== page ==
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%\RubricEF{The scientific legacy of Roland Glowinski}{L'héritage scientifique de Roland Glowinski}
\title{Foreword to the special issue of Comptes Rendus Mécanique in the memory of Roland Glowinski}
\alttitle{Avant-propos du numéro spécial des Comptes Rendus Mécanique à la mémoire de Roland Glowinski}
\author{\firstname{Grégoire} \lastname{Allaire}\IsCorresp}
\address{CMAP, Ecole Polytechnique, Institut Polytechnique de Paris, Palaiseau, France}
\email[G.~Allaire]{gregoire.allaire@polytechnique.fr}
\author{\firstname{Jean-Michel} \lastname{Coron}}
\address{Laboratoire Jacques-Louis Lions, Sorbonne Université}
\email[J.-M.~Coron]{jean.m.coron@gmail.com}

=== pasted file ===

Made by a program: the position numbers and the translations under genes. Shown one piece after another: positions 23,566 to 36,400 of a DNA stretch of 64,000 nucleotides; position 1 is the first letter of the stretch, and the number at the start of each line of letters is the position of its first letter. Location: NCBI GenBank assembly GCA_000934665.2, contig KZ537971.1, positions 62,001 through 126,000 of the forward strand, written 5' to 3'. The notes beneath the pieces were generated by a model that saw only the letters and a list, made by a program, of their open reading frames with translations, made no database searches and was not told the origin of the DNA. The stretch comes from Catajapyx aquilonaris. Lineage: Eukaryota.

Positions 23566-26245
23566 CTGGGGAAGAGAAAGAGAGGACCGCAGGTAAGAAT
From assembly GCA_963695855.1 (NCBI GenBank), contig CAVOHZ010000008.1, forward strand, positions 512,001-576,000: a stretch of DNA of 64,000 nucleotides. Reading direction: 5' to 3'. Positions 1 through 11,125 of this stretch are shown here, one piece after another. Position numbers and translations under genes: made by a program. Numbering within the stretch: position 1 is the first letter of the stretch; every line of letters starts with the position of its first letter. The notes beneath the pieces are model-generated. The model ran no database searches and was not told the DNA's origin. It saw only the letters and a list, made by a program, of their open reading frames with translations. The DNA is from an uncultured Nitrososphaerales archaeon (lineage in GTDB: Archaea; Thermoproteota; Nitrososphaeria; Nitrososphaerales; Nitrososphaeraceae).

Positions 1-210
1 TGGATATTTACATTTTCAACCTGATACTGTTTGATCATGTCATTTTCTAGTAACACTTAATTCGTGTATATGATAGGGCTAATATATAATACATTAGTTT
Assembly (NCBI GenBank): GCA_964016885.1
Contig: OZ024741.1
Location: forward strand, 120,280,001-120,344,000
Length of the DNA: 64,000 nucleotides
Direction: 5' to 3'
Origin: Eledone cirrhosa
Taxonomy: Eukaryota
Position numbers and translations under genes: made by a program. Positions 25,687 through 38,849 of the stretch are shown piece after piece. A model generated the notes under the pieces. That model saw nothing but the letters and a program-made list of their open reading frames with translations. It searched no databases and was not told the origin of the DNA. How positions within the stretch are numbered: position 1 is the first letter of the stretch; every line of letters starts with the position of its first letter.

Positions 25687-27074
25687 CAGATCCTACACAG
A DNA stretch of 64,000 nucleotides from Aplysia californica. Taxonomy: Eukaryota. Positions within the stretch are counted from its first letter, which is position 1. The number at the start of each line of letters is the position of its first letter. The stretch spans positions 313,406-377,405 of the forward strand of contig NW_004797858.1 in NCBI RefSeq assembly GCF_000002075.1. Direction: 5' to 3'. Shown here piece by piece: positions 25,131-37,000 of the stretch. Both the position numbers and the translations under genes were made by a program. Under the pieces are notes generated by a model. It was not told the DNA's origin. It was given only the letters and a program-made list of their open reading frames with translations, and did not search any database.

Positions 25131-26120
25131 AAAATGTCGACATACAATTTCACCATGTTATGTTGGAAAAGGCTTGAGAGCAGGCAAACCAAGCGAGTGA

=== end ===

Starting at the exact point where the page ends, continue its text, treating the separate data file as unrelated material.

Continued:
\author{\firstname{Vivette} \lastname{Girault}}
\address[2]{Laboratoire Jacques-Louis Lions, Sorbonne Université}
\email[V.~Girault]{vivette.girault@sorbonne-universite.fr}
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\dateposted{2024-01-26}
\begin{document}
\maketitle
Our dear colleague, Roland~Glowinski, passed away on January 26, 2022, at the age of 84. He was not only a visionary applied mathematician, famous around the world for his numerical methods and algorithms, but also a wonderful friend. He was a member of the French Academy of Sciences and, as such, a member of the editorial board of its journal, \emph{Comptes Rendus Mécanique}. The present special issue of the \emph{Comptes Rendus Mécanique} is dedicated to honor his memory, his outstanding work and profound impact on our community. The contributions of this special issue are close to the favorite topics of Roland~Glowinski: discretization of linear and non-linear partial differential equations, complex fluids, scientific computing, control and optimization algorithms, domain decomposition, operator splitting, modelling and simulation for mechanical, physical, biological and engineering applications.